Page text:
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A Good Man Is Hard To Find

portrait of Flannery O'Connor

portrait of Flannery O'Connor

Reading a short story that is widely recognized as an American classic is always a challenge. Such was the case when I picked up the complete stories of Flannery O’Connor at a local SC library and tackled several of her stories. The fact that as I read I am able to look out the window and see a forest filled with magnolias and moss-draped live oaks may or may not have affected my literary opinion.

Nonetheless, my small sampling of one of the bastions of Southern Gothic, turned out to be quite revealing. My first impression was that the Georgia author lives up to her reputation very well, even though the possibility exists that I am at least a little biased in my assessment. Though not a native southerner, I have visited the region since before I can remember due to a complex web of family ties that even touches on the state of Georgia.

Flannery O’Connor was born in Savannah, Georgia in 1925 and died in 1964 before she even turned 40. Her life ended early do to a disabling disease called lupus. Her literary legacy included several novels and many short stories, including “A Good Man Is Hard To Find”. She is considered to be one of the cornerstones of Southern Gothic and also one of the nation’s most admired short story writers.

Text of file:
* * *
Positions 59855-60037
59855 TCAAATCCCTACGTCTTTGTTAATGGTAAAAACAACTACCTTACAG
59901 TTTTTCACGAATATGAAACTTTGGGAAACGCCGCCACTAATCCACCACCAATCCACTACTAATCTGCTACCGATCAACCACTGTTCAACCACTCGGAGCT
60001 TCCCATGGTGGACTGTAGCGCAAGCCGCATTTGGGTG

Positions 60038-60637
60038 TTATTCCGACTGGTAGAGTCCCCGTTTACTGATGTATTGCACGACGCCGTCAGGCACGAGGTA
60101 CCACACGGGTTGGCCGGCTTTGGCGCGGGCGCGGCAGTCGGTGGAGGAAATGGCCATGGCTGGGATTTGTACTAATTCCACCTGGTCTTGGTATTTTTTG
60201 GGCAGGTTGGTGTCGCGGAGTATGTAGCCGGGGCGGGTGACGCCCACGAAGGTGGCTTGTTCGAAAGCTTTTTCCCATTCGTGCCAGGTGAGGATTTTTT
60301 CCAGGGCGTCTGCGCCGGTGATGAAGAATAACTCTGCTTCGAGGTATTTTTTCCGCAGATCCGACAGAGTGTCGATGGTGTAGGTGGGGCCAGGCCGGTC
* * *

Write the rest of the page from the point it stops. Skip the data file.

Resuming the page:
Southern Gothic can be defined as a style of writing that seldom celebrates the antebellum South. Instead, this popular style of writing uses irony, along with unusual events and even the supernatural to drive the story. Practitioners of this craft begin with F. Scott Fitzgerald and runs up to the present, including such luminaries as Anne Rice and Harper Lee. The body of works attributed to the genre is substantial and many writers today consider themselves part of the group.

Sorrel Weed House in Savannah, Georgia.

Sorrel Weed House in Savannah, Georgia.

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